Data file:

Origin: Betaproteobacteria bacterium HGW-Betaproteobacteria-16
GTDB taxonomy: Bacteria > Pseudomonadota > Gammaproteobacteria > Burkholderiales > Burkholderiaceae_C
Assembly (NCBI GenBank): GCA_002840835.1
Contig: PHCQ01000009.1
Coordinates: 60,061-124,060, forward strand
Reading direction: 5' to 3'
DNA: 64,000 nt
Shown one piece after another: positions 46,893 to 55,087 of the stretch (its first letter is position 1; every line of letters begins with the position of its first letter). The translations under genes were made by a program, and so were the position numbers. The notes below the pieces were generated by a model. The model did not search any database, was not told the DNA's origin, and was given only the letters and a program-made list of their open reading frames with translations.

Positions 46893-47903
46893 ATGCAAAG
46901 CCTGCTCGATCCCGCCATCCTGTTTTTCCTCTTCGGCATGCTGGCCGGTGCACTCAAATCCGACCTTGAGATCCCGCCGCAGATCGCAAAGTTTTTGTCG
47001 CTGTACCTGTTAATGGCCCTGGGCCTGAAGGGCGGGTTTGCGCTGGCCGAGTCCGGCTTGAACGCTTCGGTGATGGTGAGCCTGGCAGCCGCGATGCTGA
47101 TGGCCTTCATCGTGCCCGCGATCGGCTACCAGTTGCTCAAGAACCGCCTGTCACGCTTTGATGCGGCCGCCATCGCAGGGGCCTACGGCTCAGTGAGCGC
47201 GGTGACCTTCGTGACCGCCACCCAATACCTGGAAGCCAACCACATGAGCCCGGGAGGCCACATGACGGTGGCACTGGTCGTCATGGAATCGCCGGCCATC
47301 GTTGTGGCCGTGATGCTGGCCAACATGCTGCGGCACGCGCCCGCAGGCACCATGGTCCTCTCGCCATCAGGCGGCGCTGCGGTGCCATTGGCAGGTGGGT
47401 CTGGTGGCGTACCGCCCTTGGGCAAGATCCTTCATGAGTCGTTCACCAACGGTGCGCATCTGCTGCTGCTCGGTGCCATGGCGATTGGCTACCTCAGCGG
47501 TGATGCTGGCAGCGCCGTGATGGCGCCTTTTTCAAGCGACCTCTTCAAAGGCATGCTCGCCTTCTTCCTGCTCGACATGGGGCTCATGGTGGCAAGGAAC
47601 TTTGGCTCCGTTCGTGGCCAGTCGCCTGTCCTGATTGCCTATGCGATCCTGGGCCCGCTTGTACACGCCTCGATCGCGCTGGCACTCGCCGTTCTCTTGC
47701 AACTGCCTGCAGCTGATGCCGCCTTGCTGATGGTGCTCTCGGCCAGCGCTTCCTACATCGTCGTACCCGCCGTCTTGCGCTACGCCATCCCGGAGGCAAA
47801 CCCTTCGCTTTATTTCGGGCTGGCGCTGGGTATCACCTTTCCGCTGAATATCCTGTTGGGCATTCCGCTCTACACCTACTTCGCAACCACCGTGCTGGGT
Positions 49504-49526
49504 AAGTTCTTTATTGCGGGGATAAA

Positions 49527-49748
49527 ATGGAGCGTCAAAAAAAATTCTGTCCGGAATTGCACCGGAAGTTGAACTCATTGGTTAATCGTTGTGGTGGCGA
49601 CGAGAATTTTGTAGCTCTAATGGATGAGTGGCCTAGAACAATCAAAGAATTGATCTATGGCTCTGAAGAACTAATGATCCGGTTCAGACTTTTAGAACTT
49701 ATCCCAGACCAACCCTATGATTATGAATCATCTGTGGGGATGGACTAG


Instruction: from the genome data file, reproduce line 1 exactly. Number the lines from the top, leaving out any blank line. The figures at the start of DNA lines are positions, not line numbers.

Origin: Betaproteobacteria bacterium HGW-Betaproteobacteria-16